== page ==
to close out this installment . . . Kimberly Turecamo assisting a ULCV.

All photos, WVD, who never associated the adjective “humble” with tugboats or their operators, and that’s not a bad thing.

If you’re new to this blog (or even if you are not), I’m always looking for photos from other people and places, especially, tugboats seen in South America, Asia, Oceania, and Australia.

Let’s have another look at photos in the sixth boro during the first month of 2012.  It was a snowy day that I caught Cheyenne

and Franklin Reinauer. Cheyenne is now in Wisconsin, for sale, and Franklin is still in this boro.

Thomas Dann had a crane barge over alongside New Century.  Thomas Dann had a serious fire off Florida and was scrapped in 2015.  New Century is now Lucky Century, NE  bound near Mauritius and Reunion.

Bohemia assisted Quantico Creek with a bunker barge. Bohemia is on the Delaware River, and Quantico Creek . . . in Tampa.

This scene was so busy I might come back to it in another post.  What I can identify here (l to r) is this:  Maersk Murotsu, Quantico Creek, of course Greenland Sea, Dubai Express, and a Reinauer barge. Dubai Express is currently on its way from the Med to the sixth boro.

Seaboats had already been scooped up by K-Sea in January 2012, which had itself been scooped up by Kirby.  Notice the stacks of the two boats:  the red/black initials have been painted over and a K-Sea oval placed but not painted with the K-Sea logo nor had the stack itself been painted K-Sea “yellow.”  Mediterranean Sea and

Weddell Sea still carried their mostly-green livery, and when painted, we clearly Kirby boats.  Mediterranean Sea has just recently changed hands again and is now Douglas J., a Donjon boat.  

Beaufort Sea was still fully K-Sea, as evidenced by the yellow stack and the K-Sea oval.   She was scrapped around 2016.

Left to right here, it’s Pearl River I and Morton S. Bouchard Jr.  The ship is now Zim Vancouver–just left Norfolk for Spain–and the tug is now Stasinos Boys. 

Ellen McAllister passed the 7 buoy. 

And finally, Penn Maritime began the year as its own company before been acquired by Kirby, and

Penn No. 6 carried that name forward until 2018 when she began what we now know as Vinik No. 6.

All January 2012 photos, WVD, who hopes you enjoy this photographic account of some of the changes in the sixth boro in the past decade.  I have lots of photos of that month, so I could do an installment “C” of that retrospective.   Besides, although there are things I want to see in the boro today, I might have to acclimate to the cold first.  Yesterday after it was 57 degrees here, and this morning . . .  a dramatic 31.

And unrelated, here‘s how the new year was feted in around the world . . .

Also unrelated, this 1953 “tugboat tug” (sic) is still for sale.

 

 

One of these is not like the others . . .  and I’ll tell you why later.

By the way, in case you can’t make out the names, it’s Wicomico, Fells Point, and Kings Point.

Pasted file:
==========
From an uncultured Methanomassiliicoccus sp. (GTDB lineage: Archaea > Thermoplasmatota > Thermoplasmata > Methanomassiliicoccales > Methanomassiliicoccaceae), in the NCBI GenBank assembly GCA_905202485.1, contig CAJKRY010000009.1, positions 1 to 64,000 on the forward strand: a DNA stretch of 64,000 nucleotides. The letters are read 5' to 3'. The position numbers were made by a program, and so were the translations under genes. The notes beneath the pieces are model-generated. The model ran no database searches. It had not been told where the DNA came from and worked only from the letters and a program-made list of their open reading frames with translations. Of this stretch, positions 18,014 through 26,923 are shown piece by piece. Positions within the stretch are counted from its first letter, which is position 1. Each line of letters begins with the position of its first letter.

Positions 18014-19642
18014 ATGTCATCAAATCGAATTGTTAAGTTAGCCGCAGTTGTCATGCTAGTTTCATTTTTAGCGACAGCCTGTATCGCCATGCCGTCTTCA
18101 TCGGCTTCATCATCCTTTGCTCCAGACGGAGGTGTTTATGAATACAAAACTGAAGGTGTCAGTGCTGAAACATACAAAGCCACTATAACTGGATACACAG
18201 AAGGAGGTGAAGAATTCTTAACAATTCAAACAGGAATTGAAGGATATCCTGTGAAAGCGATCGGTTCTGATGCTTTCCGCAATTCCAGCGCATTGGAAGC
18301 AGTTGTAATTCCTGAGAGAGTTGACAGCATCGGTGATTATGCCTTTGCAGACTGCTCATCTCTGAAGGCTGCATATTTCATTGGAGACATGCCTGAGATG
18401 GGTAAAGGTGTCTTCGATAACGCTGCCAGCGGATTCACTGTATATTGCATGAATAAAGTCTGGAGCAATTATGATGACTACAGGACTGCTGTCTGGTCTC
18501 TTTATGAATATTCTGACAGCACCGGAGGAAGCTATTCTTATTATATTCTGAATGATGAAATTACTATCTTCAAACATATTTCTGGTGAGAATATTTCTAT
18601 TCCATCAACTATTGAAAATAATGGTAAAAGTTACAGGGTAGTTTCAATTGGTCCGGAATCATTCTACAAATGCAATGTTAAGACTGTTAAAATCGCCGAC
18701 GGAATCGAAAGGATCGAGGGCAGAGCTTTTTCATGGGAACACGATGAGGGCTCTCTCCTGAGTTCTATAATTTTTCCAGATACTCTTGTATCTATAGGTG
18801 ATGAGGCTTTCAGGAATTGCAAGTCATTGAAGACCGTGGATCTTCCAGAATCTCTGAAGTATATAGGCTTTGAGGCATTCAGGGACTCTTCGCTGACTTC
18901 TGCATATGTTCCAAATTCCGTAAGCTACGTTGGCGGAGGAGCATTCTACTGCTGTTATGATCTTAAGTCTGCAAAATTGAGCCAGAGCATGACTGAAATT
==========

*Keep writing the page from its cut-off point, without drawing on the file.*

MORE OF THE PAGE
When I first started this blog, the dominant bunkering company in the sixth boro was K-Sea, and on a given routine day back then, I might have caught three K-Sea boats at work.  When the first Vane boat arrived in the boro–was that in 2008 or 2009?–I never expected this many white with blue trim and V on the stack to work here. 

 

 

Potomac has been in and out of the harbor for over 10 years.

 

Above and below, it’s Wye River

And circling back to a tugboat from earlier in the post, enjoy another shot of Fells Point.

All photos, WVD.

My cryptic statement that “one is not like the others” might have you wondering what I meant by that:  Wicomico, Potomac, and Wye River are 4200 hp models;  the others are 3000 hp.

Thanks for the well-wishes yesterday;  the blog marches on with post 5051.

I’ve thought about using this title quite often, and I surely have a lot of candidates, my personal ones, to include here.

Know the tug(s) from the photo below?  Really the most seldom seen is the nearer one, the one with escape ropes mounted on either side of the wheelhouse egresses.

Pacific Dawn I last saw over six years ago here.  She tends to follow dredging projects, which might possibly have brought her in the other day. 

I’ve seen Delta a lot on AIS, but I believe I should consider her a “never seen” by me.  So voila!

Here she passes the seldom seen Ypapanti and the some to be no longer seen Pilot No. 1 New York.  I could be wrong about the last part of that statement.  

Delta also tends to follow dredging projects, it seems to me.

 

Have your own “seldom seen”?  Let me know.  All photos here in the past week, WVD.

Here’s a sampling of boats working I saw in the sixth boro the past week; the variety of boats, though, is greater than these would suggest.

Frances . . . was launched on Long Island in 1957.  Scroll through here and see photos of Frances I took in 2010 when she still had the Turecamo wood-grain paint.

Emily Ann was built in Louisiana in 1964.  She’s been a DonJon boat for eight years;  to see her in K-Sea colors, scroll here. I’ve no photos of her in previous liveries.

Potomac, 2007 in Louisiana, and Fort McHenry, 2016 and Maryland.  They were built as Vane equipment.

Paula Lee is not a tugboat, nor is

Trojan, the anchor tender, but this equipment is currently in the sixth boro, but owned by a company based in California.  I don’t know the history of any of these pieces of Dutra equipment.

Ellen McAllister, Wisconsin in 1967.  Ellen may very well be the most frequently-appearing boat on this blog.  Here she is passing the southern tip of Manhattan just entering the East River.

Meagan Ann, Washington state in 1975.  See Birk’s encyclopedia-like site for photos of Meagan Ann as a Foss boat.  I have more photos of her wrestling in this DonJon crane.

And Joker, 1979, Louisiana.  Eight years ago, I caught these photos of the boat when she was called Taurus, a Kirby boat, and looking rough. Here, from 2007, is Taurus in K-Sea colors.

All photos, WVD.

Friday I hit the road going pretty far west, and maybe even finding a vessel called Far West.